15 Steps to The Right CRM for your Community Services Organisation

Our organisation has grown out of the Not-for-Profit sector, and we have worked extensively over the last four years to assist agencies across Australia sort through their data management issues. During our consultations we hear many horror stories of Not-for-Profit organisations purchasing expensive and incompatible Client Relationship Management (CRM) products and services.

There are very few software providers in Australia whom focus on Not-for-Profit frontline services as their primary market. Traditionally CRM software products for the Community Services sector focus on the ‘promotions and marketing’ areas of these organisations, ignoring the other vital functions of the community services organisations.

For this reason Community Data Solutions has put together a list of 15 tips to help organisations select a CRM software provider for their community services frontline client work.

  1. Involve Key Staff in the CRM Planning Process

Frontline staff are usually the main users of the CRM system, therefore their compliance and support will be vital to it’s success.

  1. Beware Software Experts without Community Services background

To ensure successful CRM system implementation, involve people who have good understanding of your organisation’s workflow, and the community services sector reporting, and funding requirements.

  1. Confirm Supplier Dedication to the Australian Community Services Sector

Some software suppliers claim their software is tailored for the Australian Community Services sector. Verify these claims by viewing their website, and social media pages to conduct your own evaluation on their primary market; if community services appears to be a secondary market, this should raise some concerns.

  1. Be Clear on Your System Specifications

Workflow diagrams, standard reports, current internal processes and functionality features are all necessary considerations for your CRM system. Developing these with staff at variety of levels of your organisation will assist greatly in the design, and eventual choice of systems.

  1. Request a Demonstration

A demonstration will allow you to see how the system works and view sample reports. It will also provide you with an opportunity to discuss the pricing structure, and any functionality concerns. Ensure a of selection relevant staff who will use the system can also attend.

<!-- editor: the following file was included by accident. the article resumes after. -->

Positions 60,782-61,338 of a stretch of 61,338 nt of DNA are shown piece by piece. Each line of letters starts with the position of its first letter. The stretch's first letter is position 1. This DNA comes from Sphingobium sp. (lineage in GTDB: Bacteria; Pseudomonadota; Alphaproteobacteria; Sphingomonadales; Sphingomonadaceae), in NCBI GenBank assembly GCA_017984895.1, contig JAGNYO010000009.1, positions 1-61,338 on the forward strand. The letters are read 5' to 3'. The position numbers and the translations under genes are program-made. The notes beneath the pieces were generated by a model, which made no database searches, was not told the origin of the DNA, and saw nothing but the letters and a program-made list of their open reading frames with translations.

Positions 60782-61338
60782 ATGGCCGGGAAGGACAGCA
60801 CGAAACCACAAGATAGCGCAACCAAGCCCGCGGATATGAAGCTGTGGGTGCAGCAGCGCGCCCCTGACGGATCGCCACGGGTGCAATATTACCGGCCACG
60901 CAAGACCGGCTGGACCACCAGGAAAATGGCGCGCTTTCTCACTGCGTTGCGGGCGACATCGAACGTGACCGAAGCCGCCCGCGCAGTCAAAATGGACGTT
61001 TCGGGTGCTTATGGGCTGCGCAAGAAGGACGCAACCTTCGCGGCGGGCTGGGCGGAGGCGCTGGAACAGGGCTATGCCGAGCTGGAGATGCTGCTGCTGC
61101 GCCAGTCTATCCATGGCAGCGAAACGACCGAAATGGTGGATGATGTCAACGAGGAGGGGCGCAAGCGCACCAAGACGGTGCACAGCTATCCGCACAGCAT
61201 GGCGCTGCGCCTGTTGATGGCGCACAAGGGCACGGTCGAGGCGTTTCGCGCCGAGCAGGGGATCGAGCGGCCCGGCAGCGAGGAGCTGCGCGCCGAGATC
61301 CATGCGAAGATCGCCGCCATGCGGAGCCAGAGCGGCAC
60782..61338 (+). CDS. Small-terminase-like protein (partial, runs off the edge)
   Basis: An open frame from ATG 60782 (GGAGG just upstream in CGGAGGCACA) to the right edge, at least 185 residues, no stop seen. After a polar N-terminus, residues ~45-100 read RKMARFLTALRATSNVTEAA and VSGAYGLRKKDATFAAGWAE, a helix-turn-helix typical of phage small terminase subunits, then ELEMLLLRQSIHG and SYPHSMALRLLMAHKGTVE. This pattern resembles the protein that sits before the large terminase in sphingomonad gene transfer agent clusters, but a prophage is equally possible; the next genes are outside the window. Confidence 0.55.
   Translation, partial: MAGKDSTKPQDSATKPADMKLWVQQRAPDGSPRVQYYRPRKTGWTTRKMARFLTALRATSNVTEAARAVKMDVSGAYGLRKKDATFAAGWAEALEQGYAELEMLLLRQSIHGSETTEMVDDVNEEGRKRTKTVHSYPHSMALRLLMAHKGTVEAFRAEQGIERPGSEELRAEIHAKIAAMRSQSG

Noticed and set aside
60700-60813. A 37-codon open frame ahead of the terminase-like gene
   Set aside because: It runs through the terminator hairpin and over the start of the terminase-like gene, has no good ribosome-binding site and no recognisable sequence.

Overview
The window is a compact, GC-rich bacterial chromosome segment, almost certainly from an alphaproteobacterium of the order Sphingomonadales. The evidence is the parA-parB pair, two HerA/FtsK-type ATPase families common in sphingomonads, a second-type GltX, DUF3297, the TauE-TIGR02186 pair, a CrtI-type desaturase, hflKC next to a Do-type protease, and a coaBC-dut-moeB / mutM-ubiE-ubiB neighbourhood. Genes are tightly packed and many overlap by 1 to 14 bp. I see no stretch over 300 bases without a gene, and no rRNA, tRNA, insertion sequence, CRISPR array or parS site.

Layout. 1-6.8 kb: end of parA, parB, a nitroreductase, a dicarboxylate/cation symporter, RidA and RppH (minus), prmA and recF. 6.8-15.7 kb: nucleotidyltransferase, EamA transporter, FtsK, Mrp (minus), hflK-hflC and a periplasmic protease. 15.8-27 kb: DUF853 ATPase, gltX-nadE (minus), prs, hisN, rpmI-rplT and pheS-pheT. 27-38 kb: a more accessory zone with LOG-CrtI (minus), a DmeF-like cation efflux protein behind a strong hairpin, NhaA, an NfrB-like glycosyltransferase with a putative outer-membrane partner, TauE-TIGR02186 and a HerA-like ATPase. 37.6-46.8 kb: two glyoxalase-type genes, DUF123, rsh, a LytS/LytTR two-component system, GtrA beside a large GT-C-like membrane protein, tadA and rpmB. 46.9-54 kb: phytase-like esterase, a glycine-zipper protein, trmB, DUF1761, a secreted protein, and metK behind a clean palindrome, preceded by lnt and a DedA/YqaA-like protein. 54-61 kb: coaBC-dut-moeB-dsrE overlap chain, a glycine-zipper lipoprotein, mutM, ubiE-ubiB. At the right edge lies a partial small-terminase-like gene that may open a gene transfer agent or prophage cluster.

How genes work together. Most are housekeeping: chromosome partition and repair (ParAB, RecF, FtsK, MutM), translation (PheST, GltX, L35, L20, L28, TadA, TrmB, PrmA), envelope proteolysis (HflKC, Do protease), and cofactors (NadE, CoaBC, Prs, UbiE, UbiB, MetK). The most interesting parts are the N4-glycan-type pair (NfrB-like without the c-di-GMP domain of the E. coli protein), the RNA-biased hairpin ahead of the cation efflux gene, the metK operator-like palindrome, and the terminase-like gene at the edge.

1. Consider a Pilot Project

Take the time to work with a pilot of your CRM software, or select a department of your organisation to trial a CRM, so you do not over commit to a project beyond both your agency’s capacity to deliver and the software companies capacity to deliver.

  1. Find out the Implementation Rate

Check your software supplier’s referees and ask about implementation rates. (ie. Of those customers who sign a contract with a database software provider, how many of those customers get an operational database?)

  1. Check Australian Government Reporting Compliance

Successful Community Services CRM software solutions are built by suppliers familiar with Australian Government reporting requirements. Ask your supplier about their experience in meeting reporting requirements for both Commonwealth and State Governments.

  1. Confirm Data Security Compliance

Data security industry standards should apply to all data being stored by your software supplier. Ensure you have written confirmation of the supplier’s adherence to these standards, in particular the Australian Privacy Principles.

  1. Scrutinise Attitudes to Client Confidentiality

As client confidentiality is paramount in the Community Services sector, ask the software supplier about their confidentiality credentials, and whether they have signed up to the National Privacy Principles.

  1. Verify All Data is Stored in Australia

Some software suppliers will store your data in overseas data centres, which are subject to international laws that are less stringent than Australian laws that safeguard privacy. To avoid this ensure data is stored in Australia and make sure the agreement specifies you being notified if there is a change to this arrangement.

  1. Check Unscheduled Outage Performance Rates

Ask about the software supplier’s unscheduled outage performances over the last three years, and what processes and systems they have in place to reduce these occurrences.

  1. Beware of Upfront Payment Models

Do not pay large fees upfront for a system that is being built from the ground up, or one that requires your own organisation to modify the software. This approach is fraught with problems, and provides the conditions for failed projects.

  1. Speak to Referees

To gauge how many other Australian NFPs have confidence in a software supplier, request testimonials, and ask to speak to referees (who offer similar services to your organisation) about their experience using with the database, and the software supplier. Ask to speak to referees who have similar systems to that which you require.

  1. Keep After-Sales Support Costs in Check

Ensure you know what after-sales support is included and if there any additional costs to access that support. Good software suppliers should also provide user guides to assist your organisation resolve simple enquiries without outside assistance.

Call me today on 1800 503 981 to find out more about how to choose the best CRM system for your organisation.

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